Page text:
Sponsored by the National Council on Family Relations, the Sourcebook of Family Theory and Research is the reference work on theory and methods for family scholars and students around the world. This volume provides a diverse, eclectic, and paradoxically mature approach to theorizing and demonstrates how the development of theory is crucial to the future of family research. The Sourcebook reflects an interactive approach that focuses on the process of theory building and designing research, thereby engaging readers in "doing" theory rather than simply reading about it. An accompanying Web site, http://www.ncfr.org/sourcebook, offers additional participation and interaction in the process of doing theory and making science.
State, Family, and Market in the Redrawing of the Color Line Kimberly McClain
DaCosta. Redrawing the Color Line ? : The Problems and Possibilities of
Multiracial Families and Group Making It is my belief that the next generation ' s
Author: Kimberly McClain DaCosta
Publisher: Stanford University Press
Making Multiracials explains how a social movement emerged around mixed race identity in the 1990s and how it made "multiracial" a recognizable racial category in the United States.
By drawing on detailed narratives about the parents’ children and family lives, this book explores what it means to be multiracial, and whether multiracial identity and status will matter for multiracial people’s children.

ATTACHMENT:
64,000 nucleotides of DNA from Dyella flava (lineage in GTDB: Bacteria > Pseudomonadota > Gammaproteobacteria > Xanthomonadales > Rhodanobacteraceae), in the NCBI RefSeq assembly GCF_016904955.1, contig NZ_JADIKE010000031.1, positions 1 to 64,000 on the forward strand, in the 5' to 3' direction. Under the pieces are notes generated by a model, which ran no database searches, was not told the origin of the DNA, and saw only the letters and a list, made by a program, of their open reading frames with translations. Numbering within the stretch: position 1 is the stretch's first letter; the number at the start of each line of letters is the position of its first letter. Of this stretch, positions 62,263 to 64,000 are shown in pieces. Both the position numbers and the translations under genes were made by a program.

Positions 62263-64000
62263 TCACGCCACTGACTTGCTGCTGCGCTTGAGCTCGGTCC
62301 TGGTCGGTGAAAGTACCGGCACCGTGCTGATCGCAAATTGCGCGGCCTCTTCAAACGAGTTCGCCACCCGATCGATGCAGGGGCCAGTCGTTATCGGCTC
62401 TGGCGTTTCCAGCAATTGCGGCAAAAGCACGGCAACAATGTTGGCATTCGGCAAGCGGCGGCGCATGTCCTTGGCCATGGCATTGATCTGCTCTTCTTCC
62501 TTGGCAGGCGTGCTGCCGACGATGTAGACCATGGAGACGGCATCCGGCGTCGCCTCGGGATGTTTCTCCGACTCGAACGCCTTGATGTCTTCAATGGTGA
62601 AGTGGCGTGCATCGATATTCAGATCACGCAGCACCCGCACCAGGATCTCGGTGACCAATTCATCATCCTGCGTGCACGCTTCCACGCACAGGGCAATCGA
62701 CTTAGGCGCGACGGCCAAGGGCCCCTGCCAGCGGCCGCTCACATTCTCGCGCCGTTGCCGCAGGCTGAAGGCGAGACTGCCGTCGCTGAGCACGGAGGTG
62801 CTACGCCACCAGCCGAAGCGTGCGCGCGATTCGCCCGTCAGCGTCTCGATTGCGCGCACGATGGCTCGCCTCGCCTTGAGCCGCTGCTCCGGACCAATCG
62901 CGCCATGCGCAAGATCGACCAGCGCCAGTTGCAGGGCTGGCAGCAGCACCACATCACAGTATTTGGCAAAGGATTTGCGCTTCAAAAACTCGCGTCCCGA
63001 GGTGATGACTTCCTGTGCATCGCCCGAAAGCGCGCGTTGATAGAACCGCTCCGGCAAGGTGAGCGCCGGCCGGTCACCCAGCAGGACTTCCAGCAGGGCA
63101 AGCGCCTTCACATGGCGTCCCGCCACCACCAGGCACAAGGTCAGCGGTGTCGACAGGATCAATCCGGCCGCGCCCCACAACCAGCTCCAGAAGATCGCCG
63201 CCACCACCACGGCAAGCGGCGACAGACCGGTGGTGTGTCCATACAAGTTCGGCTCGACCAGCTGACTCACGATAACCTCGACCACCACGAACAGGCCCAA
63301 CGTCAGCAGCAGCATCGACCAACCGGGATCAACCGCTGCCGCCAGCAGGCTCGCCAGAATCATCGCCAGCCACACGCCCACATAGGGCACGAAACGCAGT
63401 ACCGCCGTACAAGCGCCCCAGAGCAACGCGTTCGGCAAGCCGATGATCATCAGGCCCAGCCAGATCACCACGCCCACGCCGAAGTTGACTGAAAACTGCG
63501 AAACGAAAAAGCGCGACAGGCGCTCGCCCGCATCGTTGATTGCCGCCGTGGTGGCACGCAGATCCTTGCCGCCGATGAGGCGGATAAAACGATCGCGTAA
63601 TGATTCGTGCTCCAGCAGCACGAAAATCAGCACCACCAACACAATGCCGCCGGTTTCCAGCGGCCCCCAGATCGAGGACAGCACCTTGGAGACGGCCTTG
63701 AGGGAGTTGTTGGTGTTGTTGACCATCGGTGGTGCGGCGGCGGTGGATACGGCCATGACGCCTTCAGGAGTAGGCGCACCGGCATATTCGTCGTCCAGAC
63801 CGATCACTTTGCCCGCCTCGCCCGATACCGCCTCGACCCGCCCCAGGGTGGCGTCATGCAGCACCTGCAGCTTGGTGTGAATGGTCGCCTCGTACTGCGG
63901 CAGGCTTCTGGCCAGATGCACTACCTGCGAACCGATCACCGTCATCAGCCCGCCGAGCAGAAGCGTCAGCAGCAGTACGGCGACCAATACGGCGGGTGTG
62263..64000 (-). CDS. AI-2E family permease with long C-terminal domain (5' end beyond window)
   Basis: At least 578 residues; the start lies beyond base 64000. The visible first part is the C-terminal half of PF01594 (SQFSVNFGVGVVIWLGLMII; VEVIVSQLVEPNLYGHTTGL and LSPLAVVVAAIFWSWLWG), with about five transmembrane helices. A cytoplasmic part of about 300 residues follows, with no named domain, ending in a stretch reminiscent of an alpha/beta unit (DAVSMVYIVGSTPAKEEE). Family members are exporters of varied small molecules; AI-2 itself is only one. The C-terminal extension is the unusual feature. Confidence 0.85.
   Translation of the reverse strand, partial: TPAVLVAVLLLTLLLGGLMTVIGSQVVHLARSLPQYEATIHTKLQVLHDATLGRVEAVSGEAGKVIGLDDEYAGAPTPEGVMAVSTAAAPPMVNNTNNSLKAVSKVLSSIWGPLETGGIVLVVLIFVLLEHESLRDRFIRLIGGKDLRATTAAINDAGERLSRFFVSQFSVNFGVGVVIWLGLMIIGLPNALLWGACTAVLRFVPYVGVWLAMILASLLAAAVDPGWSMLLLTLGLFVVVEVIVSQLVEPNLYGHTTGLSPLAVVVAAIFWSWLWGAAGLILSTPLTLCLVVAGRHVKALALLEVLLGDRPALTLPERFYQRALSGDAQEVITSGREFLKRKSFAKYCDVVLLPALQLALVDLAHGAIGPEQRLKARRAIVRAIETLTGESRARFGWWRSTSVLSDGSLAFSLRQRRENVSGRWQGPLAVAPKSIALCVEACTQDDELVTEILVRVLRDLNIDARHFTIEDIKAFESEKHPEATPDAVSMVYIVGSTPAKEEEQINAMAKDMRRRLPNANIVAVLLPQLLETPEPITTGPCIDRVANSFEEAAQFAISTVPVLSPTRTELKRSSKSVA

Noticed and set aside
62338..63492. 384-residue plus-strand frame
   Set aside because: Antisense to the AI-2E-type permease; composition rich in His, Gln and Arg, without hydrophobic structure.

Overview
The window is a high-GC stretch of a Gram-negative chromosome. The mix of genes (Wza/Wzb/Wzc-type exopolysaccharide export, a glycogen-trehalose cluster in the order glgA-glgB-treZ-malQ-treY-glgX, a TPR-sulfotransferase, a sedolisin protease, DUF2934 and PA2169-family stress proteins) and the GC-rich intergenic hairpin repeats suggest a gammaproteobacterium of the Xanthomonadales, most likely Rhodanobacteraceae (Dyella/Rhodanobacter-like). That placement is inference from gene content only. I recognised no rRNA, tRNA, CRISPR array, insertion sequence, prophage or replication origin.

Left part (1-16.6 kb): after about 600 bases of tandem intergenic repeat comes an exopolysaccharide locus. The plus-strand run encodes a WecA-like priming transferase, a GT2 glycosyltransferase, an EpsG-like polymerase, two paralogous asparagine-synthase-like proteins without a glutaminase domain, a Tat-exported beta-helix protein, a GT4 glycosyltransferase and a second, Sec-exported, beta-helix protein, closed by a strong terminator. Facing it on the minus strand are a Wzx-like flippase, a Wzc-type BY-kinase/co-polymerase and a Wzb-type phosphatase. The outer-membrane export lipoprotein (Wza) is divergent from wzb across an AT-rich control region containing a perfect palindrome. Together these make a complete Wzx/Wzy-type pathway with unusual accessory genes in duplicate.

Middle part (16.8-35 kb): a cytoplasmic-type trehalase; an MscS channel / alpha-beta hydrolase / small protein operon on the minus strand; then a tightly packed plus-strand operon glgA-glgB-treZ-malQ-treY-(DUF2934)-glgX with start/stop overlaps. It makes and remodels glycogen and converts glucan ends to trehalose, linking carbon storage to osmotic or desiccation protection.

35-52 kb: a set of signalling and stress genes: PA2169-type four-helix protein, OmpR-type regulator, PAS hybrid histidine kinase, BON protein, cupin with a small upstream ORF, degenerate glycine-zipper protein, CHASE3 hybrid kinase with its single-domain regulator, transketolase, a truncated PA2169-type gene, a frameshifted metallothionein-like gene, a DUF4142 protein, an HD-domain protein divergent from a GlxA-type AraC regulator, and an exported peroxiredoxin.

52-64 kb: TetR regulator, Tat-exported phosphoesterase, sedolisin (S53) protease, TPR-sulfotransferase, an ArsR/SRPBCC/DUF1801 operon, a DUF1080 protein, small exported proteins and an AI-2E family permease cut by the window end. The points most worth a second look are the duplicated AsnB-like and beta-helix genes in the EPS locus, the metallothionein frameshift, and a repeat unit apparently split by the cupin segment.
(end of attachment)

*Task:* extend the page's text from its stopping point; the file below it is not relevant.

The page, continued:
Author: Miri Song
Publisher: NYU Press
The views and experiences of multiracial people as parents The world’s multiracial population is considered to be one of the fastest growing of all ethnic groups. In the United States alone, it is estimated that over 20% of the population will be considered “mixed race” by 2050. Public figures—such as former President Barack Obama and Hollywood actress Ruth Negga—further highlight the highly diverse backgrounds of those classified under the umbrella term of “multiracial.” Multiracial Parents considers how mixed-race parents identify with and draw from their cultural backgrounds in raising and socializing their children. Miri Song presents a groundbreaking examination of how the meanings and practices surrounding multiracial identification are passed down through the generations. A revealing portrait of how multiracial identity is and is not transmitted to children, Multiracial Parents focuses on couples comprised of one White and one non-white minority, who were mostly “first generation mixed,” situating her findings in a trans-Atlantic framework. By drawing on detailed narratives about the parents’ children and family lives, this book explores what it means to be multiracial, and whether multiracial identity and status will matter for multiracial people’s children. Many couples suggested that their very existence (and their children’s) is a step toward breaking down boundaries about the meaning of race and that the idea of a mixed-race population is increasingly becoming normalized, despite existing concerns about racism and racial bias within and beyond various communities. A critical perspective on contemporary multiracial families, Multiracial Parents raises fundamental questions about the future significance of racial boundaries and identities.